× Digital News Videos Health & Science Opinion Education Columnists Lifestyle Cartoons Moi Cabinets Kibaki Cabinets Arts & Culture Gender Podcasts E-Paper Tributes Lifestyle & Entertainment Nairobian Entertainment Eve Woman TV Stations KTN Home KTN News BTV KTN Farmers TV Radio Stations Radio Maisha Spice FM Vybez Radio Enterprise VAS E-Learning Digger Classified Jobs Games Crosswords Sudoku The Standard Group Corporate Contact Us Rate Card Vacancies DCX O.M Portal Corporate Email RMS

What to eat for increased iron levels

By Angella Wali | December 9th 2015

It is estimated that 1.62 billion people globally suffer from anaemia, with half of these being attributed to iron deficiency. The biggest proportions are preschool children and pregnant women in developing countries.

Even without anaemia, iron deficiency in itself has adverse effects on a person's health. For children, it adversely affects cognitive performance, physical growth and behaviour and it also increases their risk of infections.

For pregnant women, it contributes highly to maternal deaths. Causes of iron deficiency are mostly inadequate dietary intake of iron sources, chronic blood loss, increased needs such as in pregnancy, malaria and in children worm infestation has also being implicated.

Iron deficiency is usually treated by increasing intake of iron rich foods and sometimes one might be put on a supplement.

There are two types of dietary iron: Heme iron and Non-heme iron. Heme iron is from haemoglobin, this is found in animal sources like beef and chicken liver, red meats, fish and oysters. Non-heme iron is found in plant sources like green leafy vegetables, whole grain cereals, dried beans and iron-fortified cereals. Heme iron is usually absorbed better than non-heme iron and thus when consuming non-heme iron, one needs to put in extra effort to ensure it is absorbed.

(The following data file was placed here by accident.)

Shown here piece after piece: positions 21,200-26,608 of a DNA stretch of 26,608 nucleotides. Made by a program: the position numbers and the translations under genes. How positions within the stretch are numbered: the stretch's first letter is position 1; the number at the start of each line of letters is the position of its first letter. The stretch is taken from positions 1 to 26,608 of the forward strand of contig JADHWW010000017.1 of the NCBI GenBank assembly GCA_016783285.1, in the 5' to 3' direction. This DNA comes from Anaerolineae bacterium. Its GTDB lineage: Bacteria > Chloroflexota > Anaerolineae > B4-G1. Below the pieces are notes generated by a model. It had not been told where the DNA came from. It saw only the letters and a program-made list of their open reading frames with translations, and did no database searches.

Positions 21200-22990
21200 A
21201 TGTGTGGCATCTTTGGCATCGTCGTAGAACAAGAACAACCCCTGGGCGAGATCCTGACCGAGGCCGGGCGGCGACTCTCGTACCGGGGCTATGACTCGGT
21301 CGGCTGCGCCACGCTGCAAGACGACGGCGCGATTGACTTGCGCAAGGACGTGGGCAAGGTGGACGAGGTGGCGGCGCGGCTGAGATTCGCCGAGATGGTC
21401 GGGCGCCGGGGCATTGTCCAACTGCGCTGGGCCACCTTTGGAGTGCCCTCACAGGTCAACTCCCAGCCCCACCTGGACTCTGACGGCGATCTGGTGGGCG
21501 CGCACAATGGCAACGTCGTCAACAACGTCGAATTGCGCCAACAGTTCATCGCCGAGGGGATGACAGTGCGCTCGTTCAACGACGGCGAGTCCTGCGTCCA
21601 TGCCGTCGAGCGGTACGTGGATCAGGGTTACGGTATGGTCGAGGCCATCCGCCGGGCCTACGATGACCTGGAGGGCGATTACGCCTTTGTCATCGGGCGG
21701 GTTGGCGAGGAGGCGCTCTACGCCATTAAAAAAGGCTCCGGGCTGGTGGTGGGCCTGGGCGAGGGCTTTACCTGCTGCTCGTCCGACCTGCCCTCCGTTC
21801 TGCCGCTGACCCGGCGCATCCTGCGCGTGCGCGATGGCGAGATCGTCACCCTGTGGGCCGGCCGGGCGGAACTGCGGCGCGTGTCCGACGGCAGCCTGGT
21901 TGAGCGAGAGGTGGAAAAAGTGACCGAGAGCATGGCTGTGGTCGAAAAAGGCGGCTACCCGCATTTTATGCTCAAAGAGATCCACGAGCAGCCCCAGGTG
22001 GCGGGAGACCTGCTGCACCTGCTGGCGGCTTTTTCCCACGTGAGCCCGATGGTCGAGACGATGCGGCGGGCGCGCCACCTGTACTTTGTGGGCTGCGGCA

There are foods that enhance the absorption of iron (especially non-heme iron). These include foods rich in Vitamin C, especially citrus fruits. Foods rich in beta-carotene, a form of Vitamin A, also enhance iron absorption. Combining heme iron (animal source) with non-heme iron (plant source) also enhances the absorption of the non-heme iron. Iron-fortified cereals are also readily available and one might get these instead of plain cereal.

One should avoid too much coffee and tea or taking such with meals as the tannins and polyphenols in tea and coffee inhibit iron absorption. People on calcium supplements should also not take them together with iron-rich foods as calcium also inhibits iron absorption.

Only take iron supplementation when prescribed by your doctor as iron can also be toxic when taken in excess.

Share this story
Promising new approaches to save mothers and children at birth
The question of newborn survival was central to most deliberations and while it emerged that solutions to problems we face are available, affordable and acceptable, the challenge remains mechanisms to get these solutions to those in need.
Opening Ceremony: Kenya takes her pride of place as 2020 Tokyo Paralympic Games begin
Team Kenya Paralympics strolled majestically into the Tokyo Olympic Stadium led by captain Rodgers Kiprop and Powerlifter Hellen Wawira for the Openin